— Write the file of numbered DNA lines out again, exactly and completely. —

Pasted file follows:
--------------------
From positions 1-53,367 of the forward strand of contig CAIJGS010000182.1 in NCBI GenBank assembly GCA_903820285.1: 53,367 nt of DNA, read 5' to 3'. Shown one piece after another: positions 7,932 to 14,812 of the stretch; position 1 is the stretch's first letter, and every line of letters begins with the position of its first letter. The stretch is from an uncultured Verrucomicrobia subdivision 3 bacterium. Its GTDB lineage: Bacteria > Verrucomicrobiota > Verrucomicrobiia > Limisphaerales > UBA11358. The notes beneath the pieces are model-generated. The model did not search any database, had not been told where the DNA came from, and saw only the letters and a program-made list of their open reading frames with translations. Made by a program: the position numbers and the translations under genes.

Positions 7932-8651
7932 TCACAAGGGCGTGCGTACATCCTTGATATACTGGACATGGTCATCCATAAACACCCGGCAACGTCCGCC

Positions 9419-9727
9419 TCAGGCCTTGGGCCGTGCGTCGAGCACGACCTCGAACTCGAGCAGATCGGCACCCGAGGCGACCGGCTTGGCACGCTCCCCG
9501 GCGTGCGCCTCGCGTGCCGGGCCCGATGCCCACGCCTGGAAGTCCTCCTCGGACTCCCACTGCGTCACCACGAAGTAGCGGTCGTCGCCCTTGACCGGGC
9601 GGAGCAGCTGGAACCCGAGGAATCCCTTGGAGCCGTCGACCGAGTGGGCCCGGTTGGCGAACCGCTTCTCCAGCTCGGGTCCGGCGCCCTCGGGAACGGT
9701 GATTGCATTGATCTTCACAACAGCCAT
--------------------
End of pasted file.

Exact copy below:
From positions 1-53,367 of the forward strand of contig CAIJGS010000182.1 in NCBI GenBank assembly GCA_903820285.1: 53,367 nt of DNA, read 5' to 3'. Shown one piece after another: positions 7,932 to 14,812 of the stretch; position 1 is the stretch's first letter, and every line of letters begins with the position of its first letter. The stretch is from an uncultured Verrucomicrobia subdivision 3 bacterium. Its GTDB lineage: Bacteria > Verrucomicrobiota > Verrucomicrobiia > Limisphaerales > UBA11358. The notes beneath the pieces are model-generated. The model did not search any database, had not been told where the DNA came from, and saw only the letters and a program-made list of their open reading frames with translations. Made by a program: the position numbers and the translations under genes.

Positions 7932-8651
7932 TCACAAGGGCGTGCGTACATCCTTGATATACTGGACATGGTCATCCATAAACACCCGGCAACGTCCGCC

Positions 9419-9727
9419 TCAGGCCTTGGGCCGTGCGTCGAGCACGACCTCGAACTCGAGCAGATCGGCACCCGAGGCGACCGGCTTGGCACGCTCCCCG
9501 GCGTGCGCCTCGCGTGCCGGGCCCGATGCCCACGCCTGGAAGTCCTCCTCGGACTCCCACTGCGTCACCACGAAGTAGCGGTCGTCGCCCTTGACCGGGC
9601 GGAGCAGCTGGAACCCGAGGAATCCCTTGGAGCCGTCGACCGAGTGGGCCCGGTTGGCGAACCGCTTCTCCAGCTCGGGTCCGGCGCCCTCGGGAACGGT
9701 GATTGCATTGATCTTCACAACAGCCAT